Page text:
TRICK ‘R TREAT (the comic-book)

This graphic novel will keep you quivering with fear! Halloween has always been a night of tricks and treats, but this year, it’s nothing but a cornucopia of tricks as werewolves, demons, killers and zombies celebrate the festival of Samhain!

Interestingly enough, I still have still not got around to checking out the 2009 film which this 4-issue series is an adaptation of, and to which a sequel has recently been announced, but I do enjoy this comic-book. Published the DC Comics imprint Wildstorm, and written by Marc Andreyko, based on the script by Michael Dougherty, with different artists drawing each chapter, this series takes place on Halloween night in the same small town. It’s sort of like an anthology, telling different stories of what people are up to this night. Each story initially appears to be unconnected, but Dougherty cleverly manages to connect them as the series goes on. I’ll try to avoid giving away any major spoilers because each story is chock-full of clever twists and cliffhangers that you’ll want to read for yourself (assuming YOU haven’t already seen the movie).

In CHAPTER ONE, Mike Huddleston is the artist. It opens with a married couple, Emma and Henry, returning home from a costume party, both slightly drunk. For whatever reason, Emma decides that she simply must take down their Halloween decorations immediately, while Henry goes inside to sleep. This turns out to be a mistake as Emma quickly finds herself attacked by an unseen figure. Then we switch to a greedy overweight little boy named Charlie, who approaches the house of Charlie Wilkins for trick or treat, but makes the mistake of not checking the candy before he eats. It seems that Mr. Wilson has some rather strange Halloween traditions that he shares with his “innocent” young son, Billy. Father/Son bonding was never like this…

In CHAPTER TWO, Grant Bond is the artist. A group of kids in costumes are going around collecting Jack O Lanterns, and take them to an old abandoned Rock Quarry, where one of them tells the “urban legend” about how many years ago, a school bus full of 8 special needs children was deliberately driven into a mud pit, and then never heard from again. Among the group is Rhonda, a girl with special needs herself, and when she hears the voices of those dead children, she thinks the other kids she came with are just playing a trick on her. OR ARE THEY?!?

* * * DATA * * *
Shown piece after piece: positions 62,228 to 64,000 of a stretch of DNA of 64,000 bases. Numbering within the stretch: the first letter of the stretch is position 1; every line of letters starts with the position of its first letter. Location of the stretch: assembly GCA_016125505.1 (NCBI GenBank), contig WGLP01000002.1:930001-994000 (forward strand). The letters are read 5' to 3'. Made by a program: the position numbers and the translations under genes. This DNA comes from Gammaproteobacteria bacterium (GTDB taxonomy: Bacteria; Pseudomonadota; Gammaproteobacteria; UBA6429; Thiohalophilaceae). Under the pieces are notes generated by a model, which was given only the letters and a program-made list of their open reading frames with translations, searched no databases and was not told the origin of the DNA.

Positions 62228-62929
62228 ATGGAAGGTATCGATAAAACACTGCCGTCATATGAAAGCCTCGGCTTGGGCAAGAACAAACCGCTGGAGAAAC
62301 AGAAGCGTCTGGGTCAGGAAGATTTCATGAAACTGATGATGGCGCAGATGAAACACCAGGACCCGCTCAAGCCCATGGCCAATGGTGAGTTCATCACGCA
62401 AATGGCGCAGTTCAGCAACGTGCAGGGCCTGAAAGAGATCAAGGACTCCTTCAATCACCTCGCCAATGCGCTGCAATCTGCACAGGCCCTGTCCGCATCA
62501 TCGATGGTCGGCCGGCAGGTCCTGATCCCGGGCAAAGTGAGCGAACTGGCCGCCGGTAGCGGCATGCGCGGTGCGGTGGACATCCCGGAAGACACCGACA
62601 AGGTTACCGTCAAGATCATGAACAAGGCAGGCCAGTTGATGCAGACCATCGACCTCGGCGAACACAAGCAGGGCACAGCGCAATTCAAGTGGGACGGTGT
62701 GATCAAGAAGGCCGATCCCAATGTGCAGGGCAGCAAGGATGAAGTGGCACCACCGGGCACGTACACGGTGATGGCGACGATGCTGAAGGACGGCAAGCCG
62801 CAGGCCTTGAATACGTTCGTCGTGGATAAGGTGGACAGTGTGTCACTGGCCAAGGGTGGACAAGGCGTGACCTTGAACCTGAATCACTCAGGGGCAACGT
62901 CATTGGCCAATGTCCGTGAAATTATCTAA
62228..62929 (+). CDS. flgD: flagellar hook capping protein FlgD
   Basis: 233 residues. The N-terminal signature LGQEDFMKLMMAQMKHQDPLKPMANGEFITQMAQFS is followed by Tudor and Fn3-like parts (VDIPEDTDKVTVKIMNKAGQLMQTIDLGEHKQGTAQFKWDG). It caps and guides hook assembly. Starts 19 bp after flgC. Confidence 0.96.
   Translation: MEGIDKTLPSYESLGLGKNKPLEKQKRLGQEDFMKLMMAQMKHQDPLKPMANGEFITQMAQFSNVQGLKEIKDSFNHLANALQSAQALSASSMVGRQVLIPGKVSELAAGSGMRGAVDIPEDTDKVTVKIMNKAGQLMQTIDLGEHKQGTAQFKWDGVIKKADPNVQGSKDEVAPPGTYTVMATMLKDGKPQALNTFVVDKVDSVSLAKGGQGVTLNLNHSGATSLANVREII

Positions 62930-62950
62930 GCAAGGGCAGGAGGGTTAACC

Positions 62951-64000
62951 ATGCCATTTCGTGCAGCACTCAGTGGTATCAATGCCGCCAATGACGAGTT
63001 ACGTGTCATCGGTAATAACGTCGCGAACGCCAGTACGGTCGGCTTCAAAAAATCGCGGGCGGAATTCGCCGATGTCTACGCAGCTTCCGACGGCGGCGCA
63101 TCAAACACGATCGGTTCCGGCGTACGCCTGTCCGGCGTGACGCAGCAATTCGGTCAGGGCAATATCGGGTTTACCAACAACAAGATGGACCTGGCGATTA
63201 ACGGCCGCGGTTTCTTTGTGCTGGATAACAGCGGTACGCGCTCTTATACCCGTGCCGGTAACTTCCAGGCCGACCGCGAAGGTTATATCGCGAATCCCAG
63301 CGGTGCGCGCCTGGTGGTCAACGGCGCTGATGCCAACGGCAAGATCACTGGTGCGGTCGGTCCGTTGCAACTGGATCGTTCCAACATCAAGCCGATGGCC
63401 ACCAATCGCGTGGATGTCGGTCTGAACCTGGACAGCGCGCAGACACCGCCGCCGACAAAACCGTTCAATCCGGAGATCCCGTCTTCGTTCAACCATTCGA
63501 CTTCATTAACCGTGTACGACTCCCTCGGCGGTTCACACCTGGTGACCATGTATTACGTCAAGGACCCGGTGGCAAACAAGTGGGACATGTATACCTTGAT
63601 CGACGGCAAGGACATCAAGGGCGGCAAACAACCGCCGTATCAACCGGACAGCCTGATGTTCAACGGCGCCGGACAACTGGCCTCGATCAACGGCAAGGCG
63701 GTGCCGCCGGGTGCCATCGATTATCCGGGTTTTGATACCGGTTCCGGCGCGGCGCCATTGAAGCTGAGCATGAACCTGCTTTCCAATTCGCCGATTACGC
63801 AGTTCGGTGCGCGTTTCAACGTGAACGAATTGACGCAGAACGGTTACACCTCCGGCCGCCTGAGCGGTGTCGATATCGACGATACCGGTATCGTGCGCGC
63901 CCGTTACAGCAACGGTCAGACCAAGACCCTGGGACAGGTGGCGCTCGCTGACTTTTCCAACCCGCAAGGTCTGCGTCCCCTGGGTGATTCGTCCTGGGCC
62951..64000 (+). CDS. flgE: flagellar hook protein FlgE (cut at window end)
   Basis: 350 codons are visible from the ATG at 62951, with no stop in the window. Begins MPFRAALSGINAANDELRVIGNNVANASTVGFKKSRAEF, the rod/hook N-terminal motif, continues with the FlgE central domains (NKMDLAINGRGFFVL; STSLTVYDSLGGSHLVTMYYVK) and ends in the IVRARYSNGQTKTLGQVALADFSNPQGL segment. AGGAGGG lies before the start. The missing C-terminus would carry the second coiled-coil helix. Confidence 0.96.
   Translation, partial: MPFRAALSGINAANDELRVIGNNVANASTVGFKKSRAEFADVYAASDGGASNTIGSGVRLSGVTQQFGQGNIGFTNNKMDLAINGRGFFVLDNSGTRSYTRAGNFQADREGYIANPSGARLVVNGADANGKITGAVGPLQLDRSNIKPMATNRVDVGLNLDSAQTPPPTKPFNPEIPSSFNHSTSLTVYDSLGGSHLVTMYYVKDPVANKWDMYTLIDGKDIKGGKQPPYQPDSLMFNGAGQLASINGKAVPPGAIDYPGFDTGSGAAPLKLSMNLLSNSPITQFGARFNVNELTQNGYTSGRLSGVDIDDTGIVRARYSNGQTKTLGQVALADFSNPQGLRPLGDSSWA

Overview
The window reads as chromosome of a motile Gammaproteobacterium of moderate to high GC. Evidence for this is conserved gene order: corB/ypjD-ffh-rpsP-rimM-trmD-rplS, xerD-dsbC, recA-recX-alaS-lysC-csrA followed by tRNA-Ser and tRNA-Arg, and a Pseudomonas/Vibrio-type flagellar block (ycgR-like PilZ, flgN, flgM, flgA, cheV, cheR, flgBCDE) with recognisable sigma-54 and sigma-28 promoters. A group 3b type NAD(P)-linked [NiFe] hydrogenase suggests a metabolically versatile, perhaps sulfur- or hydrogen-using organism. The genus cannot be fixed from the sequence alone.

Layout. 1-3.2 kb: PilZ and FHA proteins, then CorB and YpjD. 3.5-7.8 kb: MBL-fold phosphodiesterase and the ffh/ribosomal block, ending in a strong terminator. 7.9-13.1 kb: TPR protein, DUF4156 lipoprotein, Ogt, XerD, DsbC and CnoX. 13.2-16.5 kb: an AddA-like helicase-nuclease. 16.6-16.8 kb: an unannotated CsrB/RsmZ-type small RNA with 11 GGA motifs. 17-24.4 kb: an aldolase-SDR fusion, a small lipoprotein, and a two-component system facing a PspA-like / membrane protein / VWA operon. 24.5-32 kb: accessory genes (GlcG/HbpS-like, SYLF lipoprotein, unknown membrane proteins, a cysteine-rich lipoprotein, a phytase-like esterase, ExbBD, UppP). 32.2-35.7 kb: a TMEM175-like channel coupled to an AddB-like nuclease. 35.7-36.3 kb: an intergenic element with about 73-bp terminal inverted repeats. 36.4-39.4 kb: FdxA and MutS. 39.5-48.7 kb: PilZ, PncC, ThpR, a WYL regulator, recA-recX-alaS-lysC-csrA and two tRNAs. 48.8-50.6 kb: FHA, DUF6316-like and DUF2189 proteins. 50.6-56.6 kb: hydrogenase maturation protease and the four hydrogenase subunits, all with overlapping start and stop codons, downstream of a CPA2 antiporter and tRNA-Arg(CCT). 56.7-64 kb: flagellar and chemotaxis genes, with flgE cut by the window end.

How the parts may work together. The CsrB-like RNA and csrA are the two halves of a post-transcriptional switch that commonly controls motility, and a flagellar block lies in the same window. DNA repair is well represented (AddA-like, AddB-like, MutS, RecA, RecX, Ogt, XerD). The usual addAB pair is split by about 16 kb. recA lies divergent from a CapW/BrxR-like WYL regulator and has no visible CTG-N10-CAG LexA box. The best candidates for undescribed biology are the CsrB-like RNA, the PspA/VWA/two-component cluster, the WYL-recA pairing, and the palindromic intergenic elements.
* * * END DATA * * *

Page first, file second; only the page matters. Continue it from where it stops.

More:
Christopher Gugliotti is the artist in CHAPTER THREE. For single young women have come to town for the night to attend a costume party at a club. Dressed as Little Bo Peep, Cinderella, Snow White, and Little Red Riding Hood, these ladies are looking for some action. But the men they attract soon find out that they may have bitten off a little more than they can chew, with these ladies…

And in CHAPTER FOUR, drawn by Fiona Staples, a grumpy old man finds himself terrorized in his own by a young psycho in a scarecrow costume (that would be SAM, the young lad on the cover), who really, REALLY wants some candy.

Each story is chilling, worthy of being a classic Twilight Zone episode. And the artists are all capable and do a fine job. Dougherty himself provides some additional artwork in the comic, as does Breehn Burns and “Ragnar” This comic is so good it’s probably why I haven’t felt a rush to see the film, because reading it is already just as good as a watching movie. I recommend this with a Chacebook rating of FIVE STARS.

Available in dead tree (ie print) version on Amazon.com and digitally via Comixology.com

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